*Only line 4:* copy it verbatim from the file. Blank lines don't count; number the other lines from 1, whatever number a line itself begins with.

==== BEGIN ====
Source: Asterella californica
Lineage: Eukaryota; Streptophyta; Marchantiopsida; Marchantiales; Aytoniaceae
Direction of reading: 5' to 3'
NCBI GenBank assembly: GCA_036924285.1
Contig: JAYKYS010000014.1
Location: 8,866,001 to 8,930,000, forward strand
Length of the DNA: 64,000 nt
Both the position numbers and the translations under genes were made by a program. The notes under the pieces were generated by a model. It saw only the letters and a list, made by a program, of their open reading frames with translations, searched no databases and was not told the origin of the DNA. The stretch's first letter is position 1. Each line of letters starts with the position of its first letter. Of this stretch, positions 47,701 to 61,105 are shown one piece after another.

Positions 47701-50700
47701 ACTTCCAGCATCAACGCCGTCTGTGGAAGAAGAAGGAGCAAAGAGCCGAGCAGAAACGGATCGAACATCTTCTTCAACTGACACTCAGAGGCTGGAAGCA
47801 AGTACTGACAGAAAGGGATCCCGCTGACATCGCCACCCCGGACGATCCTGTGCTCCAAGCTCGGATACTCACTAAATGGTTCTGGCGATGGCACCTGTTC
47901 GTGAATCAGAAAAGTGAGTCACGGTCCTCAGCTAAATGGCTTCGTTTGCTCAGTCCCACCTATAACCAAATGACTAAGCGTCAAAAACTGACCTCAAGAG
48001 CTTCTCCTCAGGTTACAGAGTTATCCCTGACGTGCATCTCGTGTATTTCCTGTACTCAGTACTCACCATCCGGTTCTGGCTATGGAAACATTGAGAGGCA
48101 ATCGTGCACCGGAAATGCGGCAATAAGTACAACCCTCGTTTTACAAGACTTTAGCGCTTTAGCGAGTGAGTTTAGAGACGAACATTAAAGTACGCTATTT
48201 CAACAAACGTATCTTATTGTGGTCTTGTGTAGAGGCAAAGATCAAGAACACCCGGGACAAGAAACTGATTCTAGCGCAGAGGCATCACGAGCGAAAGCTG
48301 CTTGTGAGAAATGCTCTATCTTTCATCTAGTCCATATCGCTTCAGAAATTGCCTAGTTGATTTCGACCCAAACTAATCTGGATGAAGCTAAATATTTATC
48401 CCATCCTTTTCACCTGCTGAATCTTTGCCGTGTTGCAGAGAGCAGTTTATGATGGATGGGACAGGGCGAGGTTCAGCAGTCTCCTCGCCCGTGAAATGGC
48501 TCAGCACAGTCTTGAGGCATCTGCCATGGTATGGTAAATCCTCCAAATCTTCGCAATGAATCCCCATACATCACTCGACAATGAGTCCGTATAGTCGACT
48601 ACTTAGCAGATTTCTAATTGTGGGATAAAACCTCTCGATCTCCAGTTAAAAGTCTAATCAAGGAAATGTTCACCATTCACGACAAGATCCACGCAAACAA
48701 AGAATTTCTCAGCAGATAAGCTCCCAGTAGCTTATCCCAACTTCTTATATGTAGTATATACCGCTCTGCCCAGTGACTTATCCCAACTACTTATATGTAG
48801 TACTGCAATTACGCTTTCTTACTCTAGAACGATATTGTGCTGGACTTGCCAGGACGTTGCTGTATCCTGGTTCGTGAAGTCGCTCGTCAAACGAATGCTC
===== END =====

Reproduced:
NCBI GenBank assembly: GCA_036924285.1